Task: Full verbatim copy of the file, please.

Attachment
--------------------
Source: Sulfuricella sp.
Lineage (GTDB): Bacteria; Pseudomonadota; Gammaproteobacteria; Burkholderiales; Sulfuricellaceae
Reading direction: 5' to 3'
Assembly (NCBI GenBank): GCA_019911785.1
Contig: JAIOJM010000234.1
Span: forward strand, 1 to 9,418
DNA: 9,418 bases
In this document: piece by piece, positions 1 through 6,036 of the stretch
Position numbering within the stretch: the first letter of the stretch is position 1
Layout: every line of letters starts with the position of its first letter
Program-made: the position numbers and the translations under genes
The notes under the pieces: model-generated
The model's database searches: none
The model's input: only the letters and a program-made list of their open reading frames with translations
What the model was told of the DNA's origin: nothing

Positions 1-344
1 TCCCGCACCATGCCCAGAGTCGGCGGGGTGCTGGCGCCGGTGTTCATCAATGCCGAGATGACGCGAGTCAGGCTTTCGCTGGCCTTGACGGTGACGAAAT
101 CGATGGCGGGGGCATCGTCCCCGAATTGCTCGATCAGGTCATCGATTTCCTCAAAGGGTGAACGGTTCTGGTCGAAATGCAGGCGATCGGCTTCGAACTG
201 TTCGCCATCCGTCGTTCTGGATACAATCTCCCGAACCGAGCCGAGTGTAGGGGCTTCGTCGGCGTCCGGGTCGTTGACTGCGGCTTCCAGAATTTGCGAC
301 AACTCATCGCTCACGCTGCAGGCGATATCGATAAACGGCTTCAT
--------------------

Source: Sulfuricella sp.
Lineage (GTDB): Bacteria; Pseudomonadota; Gammaproteobacteria; Burkholderiales; Sulfuricellaceae
Reading direction: 5' to 3'
Assembly (NCBI GenBank): GCA_019911785.1
Contig: JAIOJM010000234.1
Span: forward strand, 1 to 9,418
DNA: 9,418 bases
In this document: piece by piece, positions 1 through 6,036 of the stretch
Position numbering within the stretch: the first letter of the stretch is position 1
Layout: every line of letters starts with the position of its first letter
Program-made: the position numbers and the translations under genes
The notes under the pieces: model-generated
The model's database searches: none
The model's input: only the letters and a program-made list of their open reading frames with translations
What the model was told of the DNA's origin: nothing

Positions 1-344
1 TCCCGCACCATGCCCAGAGTCGGCGGGGTGCTGGCGCCGGTGTTCATCAATGCCGAGATGACGCGAGTCAGGCTTTCGCTGGCCTTGACGGTGACGAAAT
101 CGATGGCGGGGGCATCGTCCCCGAATTGCTCGATCAGGTCATCGATTTCCTCAAAGGGTGAACGGTTCTGGTCGAAATGCAGGCGATCGGCTTCGAACTG
201 TTCGCCATCCGTCGTTCTGGATACAATCTCCCGAACCGAGCCGAGTGTAGGGGCTTCGTCGGCGTCCGGGTCGTTGACTGCGGCTTCCAGAATTTGCGAC
301 AACTCATCGCTCACGCTGCAGGCGATATCGATAAACGGCTTCAT